Journal of Current Glaucoma Practice

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VOLUME 9 , ISSUE 3 ( September-December, 2015 ) > List of Articles

Original Article

Pigment Dispersion Syndrome Progression to Pigmentary Glaucoma in a Latin American Population

Hector Fernando Gomez Goyeneche, Diana Patricia Hernandez-Mendieta, Diego Andres Rodriguez, Ana Irene Sepulveda, Jose Daniel Toledo

Keywords : Intraocular pressure, Pigmentary glaucoma, Pigment dispersion syndrome, Progression

Citation Information : Gomez Goyeneche HF, Hernandez-Mendieta DP, Rodriguez DA, Sepulveda AI, Toledo JD. Pigment Dispersion Syndrome Progression to Pigmentary Glaucoma in a Latin American Population. J Curr Glaucoma Pract 2015; 9 (3):69-72.

DOI: 10.5005/jp-journals-10008-1187

License: CC BY-NC 4.0

Published Online: 01-08-2019

Copyright Statement:  Copyright © 2015; The Author(s).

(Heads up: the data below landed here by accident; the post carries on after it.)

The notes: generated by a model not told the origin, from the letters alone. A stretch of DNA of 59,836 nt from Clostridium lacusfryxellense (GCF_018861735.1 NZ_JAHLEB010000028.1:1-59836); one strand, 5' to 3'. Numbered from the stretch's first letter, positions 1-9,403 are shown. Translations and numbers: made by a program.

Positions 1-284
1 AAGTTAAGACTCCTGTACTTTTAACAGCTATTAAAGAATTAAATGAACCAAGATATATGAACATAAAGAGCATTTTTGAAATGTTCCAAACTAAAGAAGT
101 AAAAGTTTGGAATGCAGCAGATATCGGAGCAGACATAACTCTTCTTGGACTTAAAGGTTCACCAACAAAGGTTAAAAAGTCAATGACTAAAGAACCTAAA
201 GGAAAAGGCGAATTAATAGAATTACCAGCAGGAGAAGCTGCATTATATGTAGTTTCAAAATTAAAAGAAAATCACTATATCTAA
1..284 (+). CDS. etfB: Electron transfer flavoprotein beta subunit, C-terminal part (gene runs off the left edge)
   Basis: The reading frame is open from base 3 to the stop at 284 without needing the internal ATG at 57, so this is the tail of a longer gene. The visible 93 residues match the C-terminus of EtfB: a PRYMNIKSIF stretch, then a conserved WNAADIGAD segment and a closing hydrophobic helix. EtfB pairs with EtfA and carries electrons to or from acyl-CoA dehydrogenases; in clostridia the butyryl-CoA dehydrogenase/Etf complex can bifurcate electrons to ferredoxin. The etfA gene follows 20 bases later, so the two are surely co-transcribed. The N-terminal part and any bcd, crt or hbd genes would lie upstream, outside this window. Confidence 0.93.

Objective: To determine the progression of pigment dispersion syndrome (PDS) into pigmentary glaucoma (PG) in a population at the Central Military Hospital in Bogotá, Colombia. Materials and methods: A retrospective study was conducted, based on a review of medical records of patients with PDS evaluated in the Glaucoma Clinic. Data were collected in a database in excel and subsequently analyzed with the software Statistical Package for the Social Sciences (SPSS), performing Chi-square test analysis and Spearman's rho test. Results: Forty-eight eyes of 24 patients were included. Forty-two percent were women and 58% were men. Pigmentation of the trabecular meshwork was the most frequent clinical sign (100%), followed by Krukenberg's spindle (91.7%), the least frequent were the iris concavity and iris heterochromia (4.2%), the average of the spherical equivalent was of - 1.33 (SD 2.07). The rate of conversion of PDS to PG was 37.5%, after an average follow-up of 50.7 months. Having an intraocular pressure (IOP) greater than 21 mm Hg was statistically the only significant risk factor for conversion. Conclusion: We found several differences in frequency and clinical signs in these patients in contrast to previous data, probably due to different racial characteristics. The rate of progression is similar to previous reports despite of heterogeneity of these. Having IOP > 21 mm Hg was the only risk factor associated with progression in this sample.

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